THE GREAT PORN EXPERIMENT

It’s well documented that a huge number of young men and boys are regular users of internet pornography. Depending which statistician you ask, the average age of first viewing is 11-years-old.

Anecdotally, I can tell you that virtually every single boy at my high school was consuming porn by age 16. That was nearly ten years ago.

“The widespread use of internet porn is one of the fastest moving, most global experiments every unconsciously conducted,�? says Gary Wilson in his TEDX talk, The Great Porn Experiment. “Nearly every guy who has internet access becomes an eager subject.�?

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A report in the Australian Journal of Medicine published last year said: 28 percent of nine to 16-year-olds had seen sexual material online. Other surveys have found that amongst Australian school students aged 13 to 16 years, 93 percent of males and 62 percent of females had seen pornography.

According to Wilson, internet porn use is so widespread that one US study was unable to locate any non-porn-using young men to act as a control group.

Those young men are going to go on to become our doctors, lawyers, prime-ministers and, yes, pool boys. Australian research into teen pornography use shows that boys that use porn are more likely to have more sexual partners and be involved in risky and violent sexual behaviour. The extent of porn’s adverse effects on men has been a point of public discussion for a while.

What of girls? According to a study by female sexuality researcher Dr Meredith Chivers, women are much more flexible than men about what turns them on when it comes to the screen – responding to gay sex, straight sex and everything in between.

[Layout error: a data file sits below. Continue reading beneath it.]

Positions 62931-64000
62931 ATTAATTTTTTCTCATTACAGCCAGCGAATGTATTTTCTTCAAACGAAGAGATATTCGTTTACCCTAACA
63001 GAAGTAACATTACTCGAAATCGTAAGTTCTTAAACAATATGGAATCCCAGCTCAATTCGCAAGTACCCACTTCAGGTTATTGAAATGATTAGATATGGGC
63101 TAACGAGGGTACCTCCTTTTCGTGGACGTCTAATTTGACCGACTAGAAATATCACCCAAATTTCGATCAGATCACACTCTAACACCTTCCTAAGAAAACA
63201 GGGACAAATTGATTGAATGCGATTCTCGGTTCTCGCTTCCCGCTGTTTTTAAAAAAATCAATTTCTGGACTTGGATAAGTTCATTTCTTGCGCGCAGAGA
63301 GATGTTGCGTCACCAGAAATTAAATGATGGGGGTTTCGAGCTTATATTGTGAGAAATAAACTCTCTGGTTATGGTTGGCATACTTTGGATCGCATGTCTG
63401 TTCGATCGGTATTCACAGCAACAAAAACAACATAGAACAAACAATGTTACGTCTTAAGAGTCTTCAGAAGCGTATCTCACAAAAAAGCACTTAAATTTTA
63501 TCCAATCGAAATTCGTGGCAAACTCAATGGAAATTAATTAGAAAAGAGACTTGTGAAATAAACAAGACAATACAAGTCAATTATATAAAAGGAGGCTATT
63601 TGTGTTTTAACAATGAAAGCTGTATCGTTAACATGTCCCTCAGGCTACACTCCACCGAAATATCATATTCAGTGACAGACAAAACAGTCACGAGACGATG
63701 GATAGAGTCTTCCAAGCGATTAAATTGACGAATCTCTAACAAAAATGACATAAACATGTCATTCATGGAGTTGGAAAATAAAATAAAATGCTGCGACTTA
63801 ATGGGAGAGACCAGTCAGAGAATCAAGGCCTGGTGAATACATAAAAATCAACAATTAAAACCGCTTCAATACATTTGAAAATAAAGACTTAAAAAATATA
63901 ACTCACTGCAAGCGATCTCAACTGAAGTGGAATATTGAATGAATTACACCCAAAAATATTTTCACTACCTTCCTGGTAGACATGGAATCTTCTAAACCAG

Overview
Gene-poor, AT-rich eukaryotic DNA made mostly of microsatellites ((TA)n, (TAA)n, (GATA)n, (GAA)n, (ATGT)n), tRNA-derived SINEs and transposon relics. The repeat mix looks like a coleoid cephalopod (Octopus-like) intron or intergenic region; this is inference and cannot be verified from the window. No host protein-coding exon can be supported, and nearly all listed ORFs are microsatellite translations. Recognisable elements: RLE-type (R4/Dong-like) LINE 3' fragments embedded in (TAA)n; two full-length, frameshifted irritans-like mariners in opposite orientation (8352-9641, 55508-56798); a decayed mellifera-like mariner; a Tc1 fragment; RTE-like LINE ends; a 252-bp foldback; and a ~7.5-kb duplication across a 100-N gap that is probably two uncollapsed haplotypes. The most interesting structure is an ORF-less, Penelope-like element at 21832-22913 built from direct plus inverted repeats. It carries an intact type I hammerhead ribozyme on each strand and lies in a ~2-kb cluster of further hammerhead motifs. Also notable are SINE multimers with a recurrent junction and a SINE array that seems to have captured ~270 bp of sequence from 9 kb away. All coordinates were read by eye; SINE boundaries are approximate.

Twenty five per cent of online porn expenditure comes from females, one in five porn users is a woman, but there’s been little, if any, discussion of the effect porn has on young women.

brett“People tend to think of porn as a male problem,�? says Brett McCann (pictured left), a senior lecturer in the sexual health program at the University of Sydney. “But what studies there are have shown that lots of women use porn and something like 5% of women use porn in a way we’d describe as compulsive, compared to around 8% of men.�?

Most women I spoke to said they first watched porn for a laugh with their friends or were introduced by a boyfriend. “Female friendly�? porn is one of the fastest growing segments of the market.

The female porn viewers I spoke to, though, all had different tastes. When you think about it, it is kind of sexist to assume that all women want to watch the same, softly lit smut.
Bec, 24, says that curiosity led her to porn in the first place and she’s now a regular viewer, clocking in a couple of hours a week.

“I probably started when I was 16 or 17,�? she says. “The porn I watched then was very different to what I watch now. It used to be pretty vanilla, but now I mainly watch BDSM [bondage, dominance and sado-masochism] – stuff that freaks a lot of my friends out.�?

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